What’s astonishing is that neither General Carter nor his relays appear to have acknowledged the scale of the crisis confronted by the US war machine, as set out in ‘The Afghanistan Papers’. While American military planners have slowly woken up to reality, their British counterparts still cling to a fantasy image of Afghanistan. Some argue that the withdrawal will put Europe’s security at risk, as al-Qaeda regroups under the new Islamic Emirate. But these forecasts are disingenuous. The US and UK have spent years arming and assisting al-Qaeda in Syria, as they did in Bosnia and in Libya. Such fearmongering can only function in a swamp of ignorance. For the British public, at least, it does not seem to have cut through. History sometimes presses urgent truths on a country through a vivid demonstration of facts or an exposure of elites. The current withdrawal is likely to be one such moment. Britons, already hostile to the War on Terror, could harden in their opposition to future military conquests.
What does the future hold? Replicating the model developed for Iraq and Syria, the US has announced a permanent special military unit, staffed by 2,500 troops, to be stationed at a Kuwaiti base, ready to fly to Afghanistan and bomb, kill and maim should it become necessary. Meanwhile, a high-powered Taliban delegation visited China last July, pledging that their country would never again be used as a launch pad for attacks on other states. Cordial discussions were held with the Chinese Foreign Minister, reportedly covering trade and economic ties. The summit recalled similar meetings between Afghan mujahideen and Western leaders during the 1980s: the former appearing with their Wahhabi costumes and regulation beard-cuts against the spectacular backdrop of the White House or 10 Downing Street. But now, with NATO in retreat, the key players are China, Russia, Iran and Pakistan (which has undoubtedly provided strategic assistance to the Taliban, and for whom this is a huge politico-military triumph). None of them wants a new civil war, in polar contrast to the US and its allies after the Soviet withdrawal. China’s close relations with Tehran and Moscow might enable it to work towards securing some fragile peace for the citizens of this traumatised country, aided by continuing Russian influence in the north.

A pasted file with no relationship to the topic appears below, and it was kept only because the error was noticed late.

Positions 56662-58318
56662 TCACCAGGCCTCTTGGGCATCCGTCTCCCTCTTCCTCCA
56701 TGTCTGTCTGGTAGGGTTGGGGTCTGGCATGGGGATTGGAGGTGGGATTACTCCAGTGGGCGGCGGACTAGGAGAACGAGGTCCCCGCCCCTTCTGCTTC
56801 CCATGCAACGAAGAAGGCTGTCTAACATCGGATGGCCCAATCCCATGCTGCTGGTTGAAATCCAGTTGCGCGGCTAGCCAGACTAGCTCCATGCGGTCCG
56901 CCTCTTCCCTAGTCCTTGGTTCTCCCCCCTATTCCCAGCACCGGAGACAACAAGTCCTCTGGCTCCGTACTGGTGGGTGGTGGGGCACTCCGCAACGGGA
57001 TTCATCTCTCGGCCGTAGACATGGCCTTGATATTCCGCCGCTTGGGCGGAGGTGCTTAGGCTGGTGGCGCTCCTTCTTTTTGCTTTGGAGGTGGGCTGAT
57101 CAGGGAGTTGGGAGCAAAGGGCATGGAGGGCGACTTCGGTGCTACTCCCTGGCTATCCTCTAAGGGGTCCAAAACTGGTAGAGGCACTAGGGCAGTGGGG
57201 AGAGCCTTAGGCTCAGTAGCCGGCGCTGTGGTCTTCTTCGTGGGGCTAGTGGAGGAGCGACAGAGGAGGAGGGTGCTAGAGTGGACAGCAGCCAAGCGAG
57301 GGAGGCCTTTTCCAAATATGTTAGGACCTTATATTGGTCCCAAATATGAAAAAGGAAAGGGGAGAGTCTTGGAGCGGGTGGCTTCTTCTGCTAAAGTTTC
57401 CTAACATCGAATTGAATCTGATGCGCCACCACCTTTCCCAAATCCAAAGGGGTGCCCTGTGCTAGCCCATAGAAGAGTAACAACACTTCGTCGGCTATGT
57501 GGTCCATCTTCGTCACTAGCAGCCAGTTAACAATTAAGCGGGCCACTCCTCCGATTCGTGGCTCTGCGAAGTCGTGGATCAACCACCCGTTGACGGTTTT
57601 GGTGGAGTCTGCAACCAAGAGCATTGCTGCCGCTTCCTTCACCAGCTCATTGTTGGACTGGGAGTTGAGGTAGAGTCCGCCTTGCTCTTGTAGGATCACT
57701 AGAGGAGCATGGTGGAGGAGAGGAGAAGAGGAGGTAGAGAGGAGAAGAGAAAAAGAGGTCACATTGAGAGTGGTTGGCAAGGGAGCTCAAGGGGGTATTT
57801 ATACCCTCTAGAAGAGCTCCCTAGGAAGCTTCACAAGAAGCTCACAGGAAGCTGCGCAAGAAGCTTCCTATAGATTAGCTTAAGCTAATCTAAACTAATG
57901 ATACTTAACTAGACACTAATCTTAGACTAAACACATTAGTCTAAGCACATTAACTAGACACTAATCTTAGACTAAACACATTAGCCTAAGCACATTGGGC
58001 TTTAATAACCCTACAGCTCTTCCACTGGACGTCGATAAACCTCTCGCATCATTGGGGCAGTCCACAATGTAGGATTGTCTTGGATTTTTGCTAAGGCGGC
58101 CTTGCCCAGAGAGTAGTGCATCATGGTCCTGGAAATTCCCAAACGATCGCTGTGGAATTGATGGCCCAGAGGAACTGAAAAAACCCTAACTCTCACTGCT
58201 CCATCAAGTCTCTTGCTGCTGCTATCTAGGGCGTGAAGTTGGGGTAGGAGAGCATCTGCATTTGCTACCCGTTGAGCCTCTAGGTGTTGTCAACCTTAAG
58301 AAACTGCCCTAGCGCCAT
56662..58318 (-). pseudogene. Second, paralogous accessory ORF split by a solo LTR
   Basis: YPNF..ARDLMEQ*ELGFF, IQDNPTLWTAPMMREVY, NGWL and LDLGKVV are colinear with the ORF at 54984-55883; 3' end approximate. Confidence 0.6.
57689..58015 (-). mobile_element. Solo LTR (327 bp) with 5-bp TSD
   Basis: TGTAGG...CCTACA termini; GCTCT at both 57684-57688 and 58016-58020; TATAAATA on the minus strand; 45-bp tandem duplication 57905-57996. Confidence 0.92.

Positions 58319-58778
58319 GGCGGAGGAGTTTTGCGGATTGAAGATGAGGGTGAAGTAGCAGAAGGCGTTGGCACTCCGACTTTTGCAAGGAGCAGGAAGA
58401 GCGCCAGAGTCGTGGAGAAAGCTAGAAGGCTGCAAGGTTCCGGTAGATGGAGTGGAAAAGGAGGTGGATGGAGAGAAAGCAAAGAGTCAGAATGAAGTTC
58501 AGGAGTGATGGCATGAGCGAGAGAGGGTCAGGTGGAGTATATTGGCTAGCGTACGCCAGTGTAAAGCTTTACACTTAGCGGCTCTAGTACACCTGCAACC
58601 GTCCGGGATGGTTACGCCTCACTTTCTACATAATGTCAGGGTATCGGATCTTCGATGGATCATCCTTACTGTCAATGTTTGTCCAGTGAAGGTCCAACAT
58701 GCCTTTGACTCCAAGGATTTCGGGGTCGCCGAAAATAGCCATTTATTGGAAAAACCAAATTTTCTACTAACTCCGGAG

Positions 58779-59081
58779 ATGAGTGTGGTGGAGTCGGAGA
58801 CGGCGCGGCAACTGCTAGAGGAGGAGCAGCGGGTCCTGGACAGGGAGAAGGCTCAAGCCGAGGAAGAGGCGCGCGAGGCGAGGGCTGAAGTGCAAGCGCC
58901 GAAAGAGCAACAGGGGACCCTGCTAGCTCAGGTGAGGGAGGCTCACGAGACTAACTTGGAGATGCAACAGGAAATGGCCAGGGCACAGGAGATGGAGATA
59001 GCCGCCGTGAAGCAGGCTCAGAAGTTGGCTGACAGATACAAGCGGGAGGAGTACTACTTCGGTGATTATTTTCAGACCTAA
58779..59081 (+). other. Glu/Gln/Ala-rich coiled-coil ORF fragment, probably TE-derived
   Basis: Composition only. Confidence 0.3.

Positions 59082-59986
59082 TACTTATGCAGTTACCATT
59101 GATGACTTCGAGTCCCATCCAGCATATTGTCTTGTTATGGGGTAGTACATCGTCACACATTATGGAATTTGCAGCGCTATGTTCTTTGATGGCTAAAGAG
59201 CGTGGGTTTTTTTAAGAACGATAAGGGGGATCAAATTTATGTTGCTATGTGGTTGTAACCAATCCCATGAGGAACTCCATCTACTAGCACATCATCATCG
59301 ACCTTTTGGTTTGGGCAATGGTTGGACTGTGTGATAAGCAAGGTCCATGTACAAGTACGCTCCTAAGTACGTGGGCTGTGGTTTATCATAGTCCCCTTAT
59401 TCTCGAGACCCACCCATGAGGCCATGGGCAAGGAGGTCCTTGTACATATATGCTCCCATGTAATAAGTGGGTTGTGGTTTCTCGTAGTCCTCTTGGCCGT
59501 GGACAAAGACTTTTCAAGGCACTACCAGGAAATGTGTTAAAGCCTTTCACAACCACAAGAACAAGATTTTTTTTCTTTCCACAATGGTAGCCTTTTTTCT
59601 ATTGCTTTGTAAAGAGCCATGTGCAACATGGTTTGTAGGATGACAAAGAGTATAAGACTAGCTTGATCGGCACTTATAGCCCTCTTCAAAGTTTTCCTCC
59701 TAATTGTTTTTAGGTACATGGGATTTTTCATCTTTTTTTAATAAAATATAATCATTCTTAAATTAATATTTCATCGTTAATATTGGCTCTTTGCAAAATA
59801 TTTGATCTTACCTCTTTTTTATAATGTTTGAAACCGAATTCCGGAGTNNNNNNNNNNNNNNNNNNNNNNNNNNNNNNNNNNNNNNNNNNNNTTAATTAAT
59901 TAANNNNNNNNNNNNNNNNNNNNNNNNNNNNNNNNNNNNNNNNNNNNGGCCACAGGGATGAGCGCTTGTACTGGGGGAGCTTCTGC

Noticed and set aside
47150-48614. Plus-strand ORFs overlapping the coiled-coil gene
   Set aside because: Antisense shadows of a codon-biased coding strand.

Much emphasis has been placed on the average age in Afghanistan: 18, in a population of 40 million. On its own this means nothing. But there is hope that young Afghans will strive for a better life after the forty-year conflict. For Afghan women the struggle is by no means over, even if only a single enemy remains. In Britain and elsewhere, all those who want to fight on must shift their focus to the refugees who will soon be knocking on NATO’s door. At the very least, refuge is what the West owes them: a minor reparation for an unnecessary war.
Read on: Tariq Ali, ‘Mirage of the Good War’, NLR 50.